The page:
News Law No money for the media until at least

News Law: No money for the media until at least 2025

The CRTC will hold its first public consultations on the application of the News Act in the autumn, but negotiations between the media and the web giants will not take place before the end of 2024.

So if Meta (Facebook and Instagram) and Google agree to meet future financial demands, the media that negotiated deals with these giants won’t see the color of their money until 2025.

The Canadian Radio, Television and Telecommunications Commission (CRTC), which is responsible for enforcing the new law, presented its plan for the next year and a half on Thursday.

The Online News Act, passed in June, forces these two American multinationals to pay out reparations to recognized media outlets big and small after draining their advertising market for more than a decade, resulting in hundreds of closures and thousands of layoffs.

The public consultations in the autumn will focus on the stages, such as the code of conduct to be followed for the negotiations or the media admission procedure.

The CRTC also plans to hire an independent auditor starting in the fall who will be responsible for reporting annually on the law’s impact on the news market.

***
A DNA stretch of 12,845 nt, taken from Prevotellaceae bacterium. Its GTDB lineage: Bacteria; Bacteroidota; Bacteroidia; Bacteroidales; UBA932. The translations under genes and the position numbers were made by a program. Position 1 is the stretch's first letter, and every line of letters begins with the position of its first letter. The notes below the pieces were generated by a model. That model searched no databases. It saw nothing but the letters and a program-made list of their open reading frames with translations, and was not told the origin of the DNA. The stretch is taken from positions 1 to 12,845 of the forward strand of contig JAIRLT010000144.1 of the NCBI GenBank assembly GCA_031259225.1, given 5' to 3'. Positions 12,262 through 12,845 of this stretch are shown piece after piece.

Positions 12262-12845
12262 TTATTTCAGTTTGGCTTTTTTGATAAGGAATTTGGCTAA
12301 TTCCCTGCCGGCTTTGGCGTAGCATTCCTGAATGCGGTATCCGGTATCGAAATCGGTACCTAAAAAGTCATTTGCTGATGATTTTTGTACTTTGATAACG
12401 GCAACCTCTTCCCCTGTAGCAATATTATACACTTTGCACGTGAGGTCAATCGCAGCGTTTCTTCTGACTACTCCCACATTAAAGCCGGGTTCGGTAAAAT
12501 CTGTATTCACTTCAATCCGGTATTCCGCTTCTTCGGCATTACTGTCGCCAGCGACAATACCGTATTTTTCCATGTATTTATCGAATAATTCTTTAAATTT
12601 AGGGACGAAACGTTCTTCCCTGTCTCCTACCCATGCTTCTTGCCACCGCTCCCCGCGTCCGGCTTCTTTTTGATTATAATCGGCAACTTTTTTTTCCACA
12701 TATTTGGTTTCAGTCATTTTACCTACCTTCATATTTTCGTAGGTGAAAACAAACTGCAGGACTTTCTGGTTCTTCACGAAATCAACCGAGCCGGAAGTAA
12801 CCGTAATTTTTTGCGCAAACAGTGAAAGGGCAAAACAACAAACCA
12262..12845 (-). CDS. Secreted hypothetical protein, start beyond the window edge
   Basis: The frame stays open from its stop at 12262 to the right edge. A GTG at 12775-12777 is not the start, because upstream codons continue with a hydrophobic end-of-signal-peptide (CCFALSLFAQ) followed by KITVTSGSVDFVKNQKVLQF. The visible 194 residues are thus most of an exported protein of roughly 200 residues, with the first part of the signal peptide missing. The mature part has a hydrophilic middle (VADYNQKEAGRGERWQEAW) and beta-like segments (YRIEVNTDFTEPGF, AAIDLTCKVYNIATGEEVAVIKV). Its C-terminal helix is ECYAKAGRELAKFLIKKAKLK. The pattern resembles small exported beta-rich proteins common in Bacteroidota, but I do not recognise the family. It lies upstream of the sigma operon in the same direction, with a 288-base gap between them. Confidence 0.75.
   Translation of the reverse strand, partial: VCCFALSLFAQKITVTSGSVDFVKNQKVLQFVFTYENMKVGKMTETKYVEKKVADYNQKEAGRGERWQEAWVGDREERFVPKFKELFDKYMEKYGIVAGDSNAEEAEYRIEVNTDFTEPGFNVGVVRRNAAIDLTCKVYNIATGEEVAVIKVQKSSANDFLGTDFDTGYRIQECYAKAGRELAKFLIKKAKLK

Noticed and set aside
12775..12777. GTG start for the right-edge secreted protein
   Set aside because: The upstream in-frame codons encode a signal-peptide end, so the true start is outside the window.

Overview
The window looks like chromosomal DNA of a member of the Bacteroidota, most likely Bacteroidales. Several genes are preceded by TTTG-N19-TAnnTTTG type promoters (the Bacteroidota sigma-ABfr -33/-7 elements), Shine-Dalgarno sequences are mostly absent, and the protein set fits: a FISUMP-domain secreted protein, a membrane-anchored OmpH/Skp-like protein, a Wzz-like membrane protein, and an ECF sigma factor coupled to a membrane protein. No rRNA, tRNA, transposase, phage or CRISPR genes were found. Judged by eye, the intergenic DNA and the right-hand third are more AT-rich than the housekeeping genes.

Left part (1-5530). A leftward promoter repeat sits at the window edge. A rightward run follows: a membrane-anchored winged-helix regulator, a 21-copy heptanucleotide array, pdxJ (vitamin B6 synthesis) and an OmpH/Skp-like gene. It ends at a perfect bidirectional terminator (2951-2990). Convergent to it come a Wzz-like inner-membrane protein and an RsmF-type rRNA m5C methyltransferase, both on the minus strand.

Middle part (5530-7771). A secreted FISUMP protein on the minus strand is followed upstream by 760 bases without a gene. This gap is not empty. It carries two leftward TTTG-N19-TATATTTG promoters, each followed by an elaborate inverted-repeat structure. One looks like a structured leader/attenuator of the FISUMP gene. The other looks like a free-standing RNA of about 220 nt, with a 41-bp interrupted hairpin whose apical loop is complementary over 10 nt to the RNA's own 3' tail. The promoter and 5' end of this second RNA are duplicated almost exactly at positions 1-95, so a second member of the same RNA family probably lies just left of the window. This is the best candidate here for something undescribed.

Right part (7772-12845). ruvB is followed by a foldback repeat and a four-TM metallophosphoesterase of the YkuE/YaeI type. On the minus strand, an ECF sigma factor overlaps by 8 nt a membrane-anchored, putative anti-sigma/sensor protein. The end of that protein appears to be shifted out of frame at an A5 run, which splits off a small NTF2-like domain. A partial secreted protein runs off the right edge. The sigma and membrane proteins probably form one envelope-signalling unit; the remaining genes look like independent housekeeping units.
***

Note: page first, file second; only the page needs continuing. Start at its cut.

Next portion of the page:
The summer of 2024 will provide an opportunity to set important milestones for the law: at this point, the federal body plans to publish the parties’ code of conduct for the negotiations and to hire the arbitrators who will be responsible for overseeing these negotiations. .

Funding applications from press organizations that may be eligible for funding will also be reviewed at this time.

It is possible that Meta will not participate in the negotiations due to the news blackout that was introduced in the summer. This strategy is a way for the multinational, led by Mark Zuckerberg, to comply with the law, as he put it.

By ceasing to publish journalistic content on its platforms, Meta avoids paying royalties to the Canadian journalism industry. According to the latest news, the multinational has halted talks with Ottawa, unlike Google.